You can also stretch a section of a performance. Drag the right click of the mouse to marquee select notes. Then, press Alt or Opt while you drag on the edge of any note in the performance, and add Shift to ignore the grid once again.

stretch MIDI section REAPER

I’m sure that you have realized by now that in REAPER, it’s not common to use toolbars that change your mouse tool functionality. Instead, the focus is on using mouse modifiers that change how it interacts with the elements on the screen contextually. As such, knowing which they are and how to edit them are the meat and potatoes of your editing experience.

You can find the Mouse modifiers as a tab inside your REAPER Preferences window.

mouse modifiers REAPER

Select how each mouse action behaves in any context here.

stretch notes REAPER

Batch Note Processing

There are a few ways to simplify your workflow and edit various MIDI note properties at a time, or dynamically.

Note/Event Properties

This is one of my favorite features. You can select a bunch of notes and press Ctrl+F2 on Windows or Cmd+F2 on Mac. This will open a dialog with the note or event properties.

event properties REAPER

Inside this dialog, not only you can type hard values into each of the fields, but you can also make relative changes by typing them as math operations (+, , *, /). For example, typing +10 on the Velocity value adds 10 velocity points to all the selected notes. Typing *2 instead, duplicates the velocity.

even properties velocity REAPER

The note value can be modified by notes and octaves. For example, -1o3 transposes the notes one octave and three semitones down.

note value midi REAPER


Quantizing allows you to tidy up a MIDI performance section in terms of time by moving the notes to the closest grid line. You can open the quantize dialog by using the button on the toolbar or using the shortcut Q.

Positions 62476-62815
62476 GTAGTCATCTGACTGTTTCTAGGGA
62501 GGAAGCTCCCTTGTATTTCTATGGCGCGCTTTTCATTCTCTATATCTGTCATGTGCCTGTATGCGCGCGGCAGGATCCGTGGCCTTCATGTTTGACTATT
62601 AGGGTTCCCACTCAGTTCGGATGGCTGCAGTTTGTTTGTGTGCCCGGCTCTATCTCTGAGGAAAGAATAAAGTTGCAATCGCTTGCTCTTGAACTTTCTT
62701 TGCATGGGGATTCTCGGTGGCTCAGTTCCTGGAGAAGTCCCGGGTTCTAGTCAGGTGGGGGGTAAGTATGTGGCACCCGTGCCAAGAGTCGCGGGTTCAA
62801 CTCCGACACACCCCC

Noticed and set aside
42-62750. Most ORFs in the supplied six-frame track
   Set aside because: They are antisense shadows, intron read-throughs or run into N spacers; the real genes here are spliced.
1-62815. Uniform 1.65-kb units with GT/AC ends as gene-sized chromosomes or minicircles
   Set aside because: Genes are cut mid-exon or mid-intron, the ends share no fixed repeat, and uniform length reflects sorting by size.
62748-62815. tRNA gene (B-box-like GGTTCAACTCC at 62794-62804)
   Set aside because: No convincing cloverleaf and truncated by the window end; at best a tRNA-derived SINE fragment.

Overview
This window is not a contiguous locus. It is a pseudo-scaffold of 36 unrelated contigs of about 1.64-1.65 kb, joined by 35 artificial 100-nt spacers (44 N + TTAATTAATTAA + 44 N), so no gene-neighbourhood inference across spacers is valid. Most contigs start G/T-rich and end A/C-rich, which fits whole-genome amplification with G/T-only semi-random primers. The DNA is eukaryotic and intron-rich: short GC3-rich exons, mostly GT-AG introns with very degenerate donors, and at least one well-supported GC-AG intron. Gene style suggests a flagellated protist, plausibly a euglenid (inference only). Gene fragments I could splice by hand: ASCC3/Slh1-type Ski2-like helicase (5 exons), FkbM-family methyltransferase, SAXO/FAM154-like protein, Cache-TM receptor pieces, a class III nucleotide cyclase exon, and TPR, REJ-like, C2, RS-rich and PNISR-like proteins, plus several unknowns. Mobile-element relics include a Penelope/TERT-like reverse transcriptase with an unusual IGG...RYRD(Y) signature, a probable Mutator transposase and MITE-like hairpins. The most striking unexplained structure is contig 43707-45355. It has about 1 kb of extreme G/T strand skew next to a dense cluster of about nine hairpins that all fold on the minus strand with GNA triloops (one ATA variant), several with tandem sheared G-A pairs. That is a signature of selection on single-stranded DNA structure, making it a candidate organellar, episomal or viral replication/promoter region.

quantize events REAPER

The basics boil down to selecting if you want to quantize only the note positions only or include the end position, and setting up the slider to how close you want your notes to the grid.

I encourage you to dive deeper into the quantizing capabilities of REAPER both in audio and MIDI editing.


The humanize feature randomizes the position and/or velocities of a selection of notes. It works wonders when you just created a MIDI part using your mouse only, instead of recording a performance using a MIDI keyboard or the internal Virtual MIDI keyboard.

humanize notes REAPER

To humanize a selection of notes, hit H and the Humanize Notes dialog. The sliders represent the maximum amount of deviation that a value can have. This means that, as you set the slider closer to 100%, you’ll end up with a ‘looser’ or more chaotic feel. Timing bias slightly moves the tendency of the notes


REAPER has a lot of tools for editing MIDI, and many more workflows depending on the preferences, toolbars, shortcuts, and mouse modifiers. I believe that if you come from other DAWs, you can recreate the workflow you had for the most part, if not completely, and if you don’t, you’ll begin exploring and customizing REAPER to fit your needs and how you think it should work. These are just my recommendations, and I hope these were helpful to improve your MIDI editing workflow. Happy editing!

Jose M.